Anomalous phenomenon

From Academic Kids

An anomalous phenomenon is an observed phenomenon for which there is no suitable explanation in the context of a specific body of scientific knowledge, e.g., astronomy or biology.

Many bodies of knowledge exhibit "anomaly gaps" where theory does not explain (or seem to explain) one or more observations. Common examples though are out-of-body experiences, near-death experiences, extrasensory perception, ghosts, UFOs, alien abductions and close encounters.

These concepts are not widely accepted as real by mainstream scientists, some of whom go as far as calling the study of them pseudoscience. Other anomalous phenomena verge into the fringes of what is known as pathological science, such as cold fusion; while there are some serious, competent scientists researching the phenomenon, there are also many less competent, biased cranks, and even cultists.

As the body of knowledge available expands, some anomalies are incorporated into an explanatory framework and lose their standing as anomalies. For instance, while the idea of stones falling from the sky was long ridiculed, meteorites are now acknowledged and well understood.

Often used as a synonym, but actually a subclass, are the paranormal phenomena studied by parapsychology.

Paranormal phenomena can be divided into three main classes:

Contents

Written works

Classical civilization included unique signs and prodigies of nature in works of paradoxography such as The Phaenomena (240 BC) by Aratus of Soli.

Inoue Enryo, a Japanese educator and philosopher, authored the six-volume The Study of Yōkai (妖怪学). As a result, he was best known as Dr. Ghost (お化け博士) or Dr. Yōkai (妖怪博士).

Charles Fort, in his four works on anomalies, lambasted and ridiculed the scientists of his day for their shortsightedness. Some of the anomalies listed in his work have been explained and incorporated into modern science, while others continue to be unexplained.

William R. Corliss' Science Frontiers has covered reports in the scientific literature regarding anomalies for years. He, through his Sourcebook Project, has published a large body of reports collected in many of the scientific disciplines.

Leonard George, a psychologist who specializes in anomalous phenomena, compiled an authoritative encyclopedia of unusual experiences, activities, and beliefs in his 1995 book Alternative Realities.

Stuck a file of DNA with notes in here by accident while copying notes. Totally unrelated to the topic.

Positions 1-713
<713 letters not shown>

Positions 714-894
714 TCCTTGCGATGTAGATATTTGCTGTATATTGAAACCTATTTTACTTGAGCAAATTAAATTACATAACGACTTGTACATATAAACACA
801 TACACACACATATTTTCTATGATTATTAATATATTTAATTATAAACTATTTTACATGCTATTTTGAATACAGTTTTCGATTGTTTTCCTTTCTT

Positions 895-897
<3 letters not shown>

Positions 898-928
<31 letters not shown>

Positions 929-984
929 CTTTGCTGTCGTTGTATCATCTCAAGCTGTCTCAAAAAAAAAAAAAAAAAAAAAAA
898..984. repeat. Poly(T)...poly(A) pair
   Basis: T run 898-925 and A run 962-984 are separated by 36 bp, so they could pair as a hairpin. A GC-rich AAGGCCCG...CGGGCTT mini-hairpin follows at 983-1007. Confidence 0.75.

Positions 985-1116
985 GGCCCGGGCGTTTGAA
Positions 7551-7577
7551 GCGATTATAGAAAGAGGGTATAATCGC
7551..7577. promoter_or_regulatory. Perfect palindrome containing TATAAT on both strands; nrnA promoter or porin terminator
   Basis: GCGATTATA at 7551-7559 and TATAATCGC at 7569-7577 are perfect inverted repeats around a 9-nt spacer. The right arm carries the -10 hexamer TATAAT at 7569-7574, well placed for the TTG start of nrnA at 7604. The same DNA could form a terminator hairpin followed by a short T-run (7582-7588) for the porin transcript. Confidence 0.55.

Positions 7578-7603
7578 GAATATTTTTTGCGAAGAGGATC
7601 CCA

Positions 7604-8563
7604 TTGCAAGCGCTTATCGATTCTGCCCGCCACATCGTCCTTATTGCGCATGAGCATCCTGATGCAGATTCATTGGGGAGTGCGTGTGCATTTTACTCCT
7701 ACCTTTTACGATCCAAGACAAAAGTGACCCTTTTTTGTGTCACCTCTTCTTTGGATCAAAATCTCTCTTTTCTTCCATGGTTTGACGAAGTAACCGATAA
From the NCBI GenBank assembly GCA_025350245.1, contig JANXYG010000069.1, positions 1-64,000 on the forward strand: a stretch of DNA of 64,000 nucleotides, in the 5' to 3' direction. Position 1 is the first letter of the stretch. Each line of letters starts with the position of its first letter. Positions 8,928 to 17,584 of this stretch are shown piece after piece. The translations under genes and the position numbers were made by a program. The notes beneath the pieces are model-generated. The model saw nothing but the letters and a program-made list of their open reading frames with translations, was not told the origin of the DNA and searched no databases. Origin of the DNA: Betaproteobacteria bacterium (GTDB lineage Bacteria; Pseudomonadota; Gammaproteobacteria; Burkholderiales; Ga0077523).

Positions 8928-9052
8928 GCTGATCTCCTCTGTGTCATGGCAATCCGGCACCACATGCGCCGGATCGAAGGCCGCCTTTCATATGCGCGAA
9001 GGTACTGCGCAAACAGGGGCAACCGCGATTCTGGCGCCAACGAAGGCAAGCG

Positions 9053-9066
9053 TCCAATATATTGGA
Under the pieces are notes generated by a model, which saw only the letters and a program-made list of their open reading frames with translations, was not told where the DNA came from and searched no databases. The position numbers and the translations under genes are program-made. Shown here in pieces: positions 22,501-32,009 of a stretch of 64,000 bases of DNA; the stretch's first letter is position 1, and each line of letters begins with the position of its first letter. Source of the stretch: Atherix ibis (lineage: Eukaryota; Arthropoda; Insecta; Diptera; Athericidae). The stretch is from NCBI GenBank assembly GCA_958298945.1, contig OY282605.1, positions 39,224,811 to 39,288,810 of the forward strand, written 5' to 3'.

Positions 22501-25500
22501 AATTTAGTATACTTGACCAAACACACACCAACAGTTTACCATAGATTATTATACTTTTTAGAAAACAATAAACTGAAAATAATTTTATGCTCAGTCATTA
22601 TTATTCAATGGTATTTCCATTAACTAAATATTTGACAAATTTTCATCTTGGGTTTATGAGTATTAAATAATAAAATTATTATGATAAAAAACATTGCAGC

Fortean Times, a British monthly magazine, continues in the spirit of Fort's work by publishing reports of anomalous phenomena and longer investigative articles.

The Anomalist, edited by Patrick Huyghe and Dennis Stacy, is another magazine/journal devoted to the study of anomalies (which may be called anomalistics).

Strange Magazine (http://www.strangemag.com) is another magazine devoted to the study of anomalies in the spirit of Fort's work.

Adventures Unlimited (http://www.wexclub.com/aup/usaindex.html), edited by The World Explorer's Club, is another magazine dedicated to exotic travel, lost cities, ancient mysteries and other anomalous phenomena.

See also

External links

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Further reading

  • Handbook of Unusual Natural Phenomena: Eyewitness Accounts of Nature's Greatest Mysteries, William R. Corliss, Anchor Press, Doubleday, 1983, trade paperback, 423 pages, ISBN 0-385-14754-6
  • Remote Viewing Secrets, Joseph McMoneagle, Hampton Roads, 2000, paperback, 296 pages, ISBN 1-57174-159-3
  • The Conscious Universe, Dean Radin PhD, Harper, 1997, hardback, 362 pages, ISBN 0-06-251502-0
  • Channeling: Investigations on Receiving Information from Paranormal Sources. John Klimo, St. Martins Press, 1987. ISBN 0874774314
  • Mr. Wilson's Cabinet Of Wonder: Pronged Ants, Horned Humans, Mice on Toast, and Other Marvels of Jurassic Technology, Lawrence Weschler, 1996, trade paperback, 192 pages, ISBN 0679764895 (see web site link above)fa:فراهنجار

fr:Paranormal it:paranormale ja:超常現象 ro:Paranormal ru:Аномальные явления

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